May 16 (Bloomberg) -- Under pressure from lawmakers and journalism groups for the Justice Department’s subpoena of reporters’ telephone records, the Obama administration sought to revive a bill to help journalists protect confidential sources.
President Barack Obama’s staff asked Democratic Senator Charles Schumer to reintroduce legislation he co-sponsored in 2009 that would limit the circumstances under which the U.S. government could compel journalists to reveal information about their news gathering.
“Right now there’s virtually no guidelines, there’s no supervision,” Schumer, of New York, told reporters yesterday.
At the same time, Attorney General Eric Holder told the House Judiciary Committee yesterday that he was confident in the prosecutors who obtained the telephone records of the Associated Press journalists.
Holder, who recused himself from the leak investigation that led to the subpoenas, said he wasn’t sure a so-called shield law would make a difference in the AP case. Schumer also said he was unsure it would change the outcome for the news service, since the bill contains a national-security exception.
Representative Jim Himes, a Connecticut Democrat, took to the House floor to say he was “profoundly concerned” about the latest case. “It’s time for the Department of Justice to stand back,” said Himes, who questioned whether the actions would chill whistle-blowers in the government.
Under Obama and Holder, the Justice Department has prosecuted more government officials for alleged leaks to the news media under the World War I-era Espionage Act than all prior attorneys general combined.
The Justice Department informed the AP on May 10 that it had subpoenaed records from some of its telephone numbers over a two-month period last year. The records were taken without notice or a chance for the news agency to challenge in court.
White House press secretary Jay Carney said the president and his staff weren’t involved in the probe. Asked if the White House push for Schumer’s bill was to deflect political attacks, he said Obama viewed it as “appropriate to resubmit” the shield law legislation “at this time.”
Holder said he wasn’t informed in advance of the records seized because he had recused himself from the case.
The push for the federal shield law came as Obama also tried to contain political damage from probes into its handling of information about the attack on the U.S. mission in Benghazi, Libya, and the Internal Revenue Service targeting of small-government groups seeking tax-exempt status. Obama on television announced the resignation of the acting IRS commissioner.
Representative Bob Goodlatte, a Virginia Republican and chairman of the House Judiciary Committee, said at a hearing that “any abridgment of the First Amendment right to the freedom of the press is very concerning.”
Representative John Conyers of Michigan, the top Democrat on the panel, said he was “troubled by the notion that our government would pursue a broad array of phone records over a period of time.”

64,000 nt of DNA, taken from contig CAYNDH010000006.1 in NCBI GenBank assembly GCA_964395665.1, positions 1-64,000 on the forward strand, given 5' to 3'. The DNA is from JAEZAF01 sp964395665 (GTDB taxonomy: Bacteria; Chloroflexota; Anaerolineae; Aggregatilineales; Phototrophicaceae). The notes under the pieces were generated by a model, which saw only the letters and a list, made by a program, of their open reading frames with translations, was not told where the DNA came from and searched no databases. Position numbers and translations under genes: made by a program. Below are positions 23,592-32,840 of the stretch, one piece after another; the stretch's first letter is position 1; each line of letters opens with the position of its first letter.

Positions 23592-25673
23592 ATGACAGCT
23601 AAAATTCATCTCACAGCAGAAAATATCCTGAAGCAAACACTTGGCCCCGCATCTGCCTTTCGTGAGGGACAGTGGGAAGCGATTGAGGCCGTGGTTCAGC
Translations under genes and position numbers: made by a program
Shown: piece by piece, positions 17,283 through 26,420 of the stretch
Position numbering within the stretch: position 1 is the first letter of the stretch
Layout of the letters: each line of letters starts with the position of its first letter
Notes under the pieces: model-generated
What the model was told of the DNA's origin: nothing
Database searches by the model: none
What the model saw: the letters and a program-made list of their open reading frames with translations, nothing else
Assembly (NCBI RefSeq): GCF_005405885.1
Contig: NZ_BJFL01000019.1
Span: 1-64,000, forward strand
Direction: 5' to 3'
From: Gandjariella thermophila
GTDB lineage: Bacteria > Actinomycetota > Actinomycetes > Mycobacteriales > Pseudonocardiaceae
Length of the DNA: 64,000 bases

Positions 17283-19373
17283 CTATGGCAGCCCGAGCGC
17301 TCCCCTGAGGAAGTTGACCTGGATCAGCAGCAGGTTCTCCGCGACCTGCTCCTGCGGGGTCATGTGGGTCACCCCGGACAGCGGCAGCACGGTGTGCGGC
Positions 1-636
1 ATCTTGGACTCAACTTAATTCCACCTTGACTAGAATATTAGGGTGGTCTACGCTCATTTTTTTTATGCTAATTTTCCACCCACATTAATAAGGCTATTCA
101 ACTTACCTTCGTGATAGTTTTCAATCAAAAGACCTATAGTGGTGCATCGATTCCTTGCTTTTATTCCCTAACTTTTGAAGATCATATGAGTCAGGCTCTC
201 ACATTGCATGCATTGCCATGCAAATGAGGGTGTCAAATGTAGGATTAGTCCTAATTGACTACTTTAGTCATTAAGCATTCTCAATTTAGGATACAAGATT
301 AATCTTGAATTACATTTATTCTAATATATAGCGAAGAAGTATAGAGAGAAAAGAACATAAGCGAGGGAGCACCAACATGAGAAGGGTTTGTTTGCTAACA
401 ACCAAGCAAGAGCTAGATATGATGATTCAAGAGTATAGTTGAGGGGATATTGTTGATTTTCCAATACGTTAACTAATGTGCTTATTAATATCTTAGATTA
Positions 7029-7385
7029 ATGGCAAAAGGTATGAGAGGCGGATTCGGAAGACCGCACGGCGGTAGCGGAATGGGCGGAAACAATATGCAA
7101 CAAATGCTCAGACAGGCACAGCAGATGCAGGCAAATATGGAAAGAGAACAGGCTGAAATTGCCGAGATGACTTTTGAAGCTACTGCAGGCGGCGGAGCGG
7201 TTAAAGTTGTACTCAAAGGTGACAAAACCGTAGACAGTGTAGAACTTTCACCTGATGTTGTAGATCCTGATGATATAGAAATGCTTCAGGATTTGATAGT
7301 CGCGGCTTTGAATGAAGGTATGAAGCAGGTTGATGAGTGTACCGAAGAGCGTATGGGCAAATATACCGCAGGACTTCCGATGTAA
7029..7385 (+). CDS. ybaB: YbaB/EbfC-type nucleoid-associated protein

Schumer’s measure, which never went to the Senate floor for a vote in 2009, was similar to laws in 49 states. It would impose a test for federal judges in deciding whether to force disclosure of the sources.
The legislation would let the government compel disclosure of confidential information if it’s essential to stopping or mitigating terrorist acts or other significant harm to national security.
Schumer’s office said in a statement that it’s unclear whether the legislation would have affected the AP phone records case because a national security exception might have applied. Law enforcement authorities could still seek to “convince a court that special circumstances warranted a delay in the disclosure,” according to the statement.
The Supreme Court ruled in 1972 that the First Amendment doesn’t protect reporters from having to comply with grand jury subpoenas. At the same time, Justice Lewis Powell said in a separate opinion that judges should strike “the proper balance between freedom of the press and the obligation of all citizens to give relevant testimony.”
Because Powell represented the controlling vote, lawyers have spent decades debating the meaning of his words and the extent to which his opinion limits the ability of prosecutors to demand information from reporters.
The Justice Department letter informing AP of the subpoena didn’t specify why it collected the records.
The AP, a nonprofit news cooperative owned by U.S. newspapers and broadcasters, said the review of its journalists’ phone records may be related to a federal probe into a May 7, 2012, news report about an intelligence operation in Yemen that foiled a plot to blow up an airliner around the first anniversary of the killing of Osama bin Laden.
Five reporters and an editor who worked on the terror story were among those individuals whose phone records for April and May 2012 were accessed, the news service said this week.
Deputy Attorney General James Cole, who took over supervising the leak investigation after Attorney General Eric Holder recused himself, said in a May 14 letter to AP’s chief executive that the department doesn’t “take lightly the decision to issue subpoenas” for phone records to the media.
“The subpoenas were limited to a reasonable period of time and did not seek the content of any calls,” Cole wrote.
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